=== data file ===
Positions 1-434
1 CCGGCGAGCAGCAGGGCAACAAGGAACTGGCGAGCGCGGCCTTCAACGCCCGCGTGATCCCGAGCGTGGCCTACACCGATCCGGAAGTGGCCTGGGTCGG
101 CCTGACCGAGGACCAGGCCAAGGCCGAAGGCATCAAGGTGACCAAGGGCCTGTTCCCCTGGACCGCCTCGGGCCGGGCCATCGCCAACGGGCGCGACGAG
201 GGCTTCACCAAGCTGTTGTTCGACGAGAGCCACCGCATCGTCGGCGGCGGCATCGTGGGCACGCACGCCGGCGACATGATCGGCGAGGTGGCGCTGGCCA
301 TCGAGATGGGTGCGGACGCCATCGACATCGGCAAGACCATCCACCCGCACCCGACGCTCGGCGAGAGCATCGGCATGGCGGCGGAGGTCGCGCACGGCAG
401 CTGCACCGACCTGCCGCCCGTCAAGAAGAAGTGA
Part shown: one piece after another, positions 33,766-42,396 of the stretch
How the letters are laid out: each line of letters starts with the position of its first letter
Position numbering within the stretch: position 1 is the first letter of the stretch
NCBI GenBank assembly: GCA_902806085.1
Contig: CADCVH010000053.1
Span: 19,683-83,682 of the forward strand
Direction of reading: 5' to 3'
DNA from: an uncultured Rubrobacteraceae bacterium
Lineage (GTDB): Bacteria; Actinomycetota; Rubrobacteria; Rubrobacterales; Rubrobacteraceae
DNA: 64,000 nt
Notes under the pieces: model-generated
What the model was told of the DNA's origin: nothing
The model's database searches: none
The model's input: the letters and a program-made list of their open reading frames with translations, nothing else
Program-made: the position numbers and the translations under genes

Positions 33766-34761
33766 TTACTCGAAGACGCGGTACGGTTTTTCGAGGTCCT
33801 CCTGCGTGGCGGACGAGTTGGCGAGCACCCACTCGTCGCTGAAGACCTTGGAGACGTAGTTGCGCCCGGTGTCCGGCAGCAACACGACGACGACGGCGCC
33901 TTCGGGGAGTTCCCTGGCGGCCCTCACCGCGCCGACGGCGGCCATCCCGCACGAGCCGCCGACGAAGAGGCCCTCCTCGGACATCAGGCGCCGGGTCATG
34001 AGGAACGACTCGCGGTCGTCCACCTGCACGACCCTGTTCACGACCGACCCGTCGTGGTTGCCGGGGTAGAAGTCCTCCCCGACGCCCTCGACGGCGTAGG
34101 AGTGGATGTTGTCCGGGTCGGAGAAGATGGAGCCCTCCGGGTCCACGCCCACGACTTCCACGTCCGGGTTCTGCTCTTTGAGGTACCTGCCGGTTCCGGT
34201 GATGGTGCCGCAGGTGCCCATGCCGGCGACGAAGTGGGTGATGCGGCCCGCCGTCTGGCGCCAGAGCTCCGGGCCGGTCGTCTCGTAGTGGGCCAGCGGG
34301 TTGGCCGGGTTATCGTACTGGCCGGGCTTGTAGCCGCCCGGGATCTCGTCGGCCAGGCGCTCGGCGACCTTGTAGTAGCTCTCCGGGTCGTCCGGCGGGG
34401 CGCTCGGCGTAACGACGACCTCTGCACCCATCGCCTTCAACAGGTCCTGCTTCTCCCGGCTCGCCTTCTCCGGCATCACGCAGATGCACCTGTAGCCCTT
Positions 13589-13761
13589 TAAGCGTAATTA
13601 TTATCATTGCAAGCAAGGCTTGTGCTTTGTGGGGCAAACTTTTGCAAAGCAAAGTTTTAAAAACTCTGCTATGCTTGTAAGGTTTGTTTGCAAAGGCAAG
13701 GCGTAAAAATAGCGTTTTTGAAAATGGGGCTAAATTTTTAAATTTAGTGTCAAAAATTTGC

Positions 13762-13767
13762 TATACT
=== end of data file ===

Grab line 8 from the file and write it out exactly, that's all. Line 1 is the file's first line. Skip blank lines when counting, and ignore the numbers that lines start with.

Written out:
How the letters are laid out: each line of letters starts with the position of its first letter